And I have since taken it all over the place. I bought it for the same reasons that you mentioned. I wanted a light, powerful,simple to maintain handgun. On its first outing, I shot three pigs with it. The range close, but the ammo fully penatrated. I used Corbon 200 penatrators. The largest pig was about 220 ish lbs. Next I took it to Alaska on a 14 day moose hunt. I used it around camp, loading and unloading our raft, and hauling meat. It was great and although I had to clean my rifle every other day to keep the rust down, I never cleaned the glock once. On the last day I fired some rounds while waiting for the float plane and not a single jam (I did check the gun daily to ensure that dirt and dust were not going to cause a malfunction). Lately it has made numerous trips to the deserts and local mountains with me. I hardly notice it when I am hiking/fishing. I have had no problems with the 200 grn bullets, but did install a 20 lb spring and a ss guide rod. I also put in a NY +8lb trigger spring with a 3.5 lb connecter. I did this to remove the coil spring from the trigger mech. Now I have a pretty bullet proof gun. I hope to take it back out to TX in the spring to slay some more pigs. If I get the chance I will post an update. This time I will use Dbl. Tap ammo.

Hope this helps,


January 14, 2004, 08:06 PM
Welcome to The High Road from another Redondoite.

January 14, 2004, 08:43 PM
You know, actually knowing what you are talking about can be qute helpful. Give it a try sometime.

The 10mm is actually a very safe and easy case to reload.

Sean- I'm sure it is, for someone who really knows what they're doing with reloading equipment. Right now, that's not me, and I better stick to custom HANDloadings for my .30-06. (supervised by a more expierenced reloader.) Did you read the second line of my post?

10mm is awesome, I'm just not at a point where I personally would be comfortable shooting already-fired brass in a Glock 20, given the slight deformation I see around the feed ramp area of the lower part of the chamber. (or even for my G34 9mm for that matter, ok, maybe I'm being paranoid now. Or had too much expiereince in metal fatuige and stress analysis.)

January 14, 2004, 09:00 PM
glad to hear from another southbay gun owner..

Have a good one.


January 14, 2004, 09:59 PM
You know, actually knowing what you are talking about can be qute helpful. Give it a try sometime.

Come on were all adults no reason to act like children and throw around insults. :(

January 14, 2004, 10:50 PM
The 10mm is actually a very safe and easy case to reload.I agree. After I traded in a .40 for a 10mm I used the same RCBS dies, smiled, and never looked back.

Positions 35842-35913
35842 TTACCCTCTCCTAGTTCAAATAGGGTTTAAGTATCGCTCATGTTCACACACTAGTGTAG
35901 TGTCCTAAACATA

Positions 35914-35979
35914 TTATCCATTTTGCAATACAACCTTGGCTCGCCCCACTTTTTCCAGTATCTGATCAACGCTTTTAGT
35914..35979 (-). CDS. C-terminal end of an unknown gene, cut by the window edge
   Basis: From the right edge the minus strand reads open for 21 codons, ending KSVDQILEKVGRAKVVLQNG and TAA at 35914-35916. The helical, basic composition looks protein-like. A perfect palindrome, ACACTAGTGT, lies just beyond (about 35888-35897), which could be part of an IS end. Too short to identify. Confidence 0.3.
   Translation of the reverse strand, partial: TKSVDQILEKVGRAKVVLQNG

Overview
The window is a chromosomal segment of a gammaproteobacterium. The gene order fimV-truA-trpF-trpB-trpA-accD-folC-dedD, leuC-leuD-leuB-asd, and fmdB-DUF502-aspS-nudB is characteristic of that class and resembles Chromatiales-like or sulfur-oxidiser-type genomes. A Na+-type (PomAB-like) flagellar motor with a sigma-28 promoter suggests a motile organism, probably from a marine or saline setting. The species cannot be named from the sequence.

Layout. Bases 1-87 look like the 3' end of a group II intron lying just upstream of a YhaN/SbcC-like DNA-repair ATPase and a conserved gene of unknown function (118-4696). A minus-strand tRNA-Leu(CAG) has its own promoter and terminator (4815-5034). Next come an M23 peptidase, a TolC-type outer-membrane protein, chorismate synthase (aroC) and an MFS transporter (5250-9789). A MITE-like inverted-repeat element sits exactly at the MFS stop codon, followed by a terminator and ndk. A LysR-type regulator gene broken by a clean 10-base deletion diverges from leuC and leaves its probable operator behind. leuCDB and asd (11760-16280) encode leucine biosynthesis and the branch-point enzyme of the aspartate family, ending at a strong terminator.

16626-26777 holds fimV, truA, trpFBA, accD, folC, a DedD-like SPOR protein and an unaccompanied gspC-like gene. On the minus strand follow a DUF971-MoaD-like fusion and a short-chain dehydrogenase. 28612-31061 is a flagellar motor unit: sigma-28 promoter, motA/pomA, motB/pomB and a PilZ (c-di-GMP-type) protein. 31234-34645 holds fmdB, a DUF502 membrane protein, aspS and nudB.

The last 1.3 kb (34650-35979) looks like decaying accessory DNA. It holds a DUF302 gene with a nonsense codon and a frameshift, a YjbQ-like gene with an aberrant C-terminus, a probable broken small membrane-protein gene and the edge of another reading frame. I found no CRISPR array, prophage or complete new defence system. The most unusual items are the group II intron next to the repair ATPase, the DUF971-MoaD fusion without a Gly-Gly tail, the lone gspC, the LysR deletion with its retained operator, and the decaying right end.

given the slight deformation ... maybe I'm being paranoid ...
Don't worry, the sizing die takes care of the deformation, experience (or meds) takes care of the other. :)


January 14, 2004, 11:58 PM
A quick 2 cents worth on reloading the 10mm Glock'd brass...

I switched to a tighter than Glock supported chamber for my G29 (Barsto barrel) and a percentage of my previously Glock'd brass became a press fit even after resizing. The dies (in this case Hornady) don't work the case all the way down on the web. I'm starting fresh with a new shipment of Starline and will lose the Glock'd brass after running it thru a stock barrel. It still feeds fine in the loose Glock chamber. Loads were generally midrange but were several times thru. With a background in metal fatigue and work hardening you can make what you will of this. I think I went to tighter, more supported chambers for a reason. And for the hottest loads, I agree with artherd and use fresh brass. Conversely, I have re used .44M revolver brass a couple times in higher end loads without incident. Brass is cheap. I guess you could hit a manufacturing flaw in new stuff too. Last brass failure I had was with mid range .44M, w231 loads from a Lee dipper 25+ years ago.

January 15, 2004, 02:20 AM
Cal4d4, there may be something else at work here. I wouldn't handload to save money. I'm intrested in handloading only to make loads that are not offered by a factory. (just dosen't make sense otherwise, TO ME that is :)

I buy winchester white box 9mm to plink with, and CCI and Blazer make relatively reasonably priced 10mm plinking loads as well. I don't think I can save enough $ compared to white box/CCI/whatever for plinking by reloading. That's not to say some people find it an immensely enjoyable expierence, and do manage to save a few pennies at the same time. Just saying it ain't worth it to me.

Now, factory ammo dosen't guarentee you won't get a malfunction or whatnot, certinly not any more than handloading (and handloading, at least I've got only MYSELF to blame and I can control the whole process.)

The ability to create any load I want, with near 100% say in the quality of the result, appeals highly to me as a hand-loader. Just not ready to get into RE-loading at this time. (good brass just too cheap!)

PS: From my limited expierence, I think your chamber issues are just that, the Barsto chamber is just tighter. What does Barsto-only re-loaded brass do after resizing? (if it's still press-fit tight, you may have a problem with either your dies or chamber, or both :P .)

January 15, 2004, 02:52 AM
Nah, no problems. My G20 has a KKM with tight chamber. Ran into the same thing. I can feel the difference resizing brass from it as compared to the G29 when it had the Glock barrel. Glock makes them a few thou sloppier for reliability under all conditions. Redding dies state that carbide pistol dies are not designed to full length resize. There is a little cold flow stackup or unresized diameter right at the web/wall transition, and it may be more cold flow from working the brass than anything. Redding actually warns you of this. If I can get the reliability with the tight chamber - no problems in the G20 - I get brass that stays closer to ideal springback even with hotter loads. Still lose ~25% at the range. 1000 pcs from Starline is $101 delivered, one trip to the emergency room is a little more.

In the 10mm I can load to give the 7yd target powder burns or do double taps like I was shooting a .22. In the G20 with 20# spring, both function just fine. Hope to get the same results with the G29/Barsto combo. Shorter actions with double wound springs can be a little trickier functionwise and this setup is new. Hope you enjoy the 10mm, it sounds as if you are on the right track. 5 or 6X reloaded 180gr/1000fps using HS6, Blue Dot, Power Pistol(I like it), AA#7 and a host of others is no big deal. Watch for resizing caused burnishing at the base/web area and of course any "smilies" at the feed ramp exposure.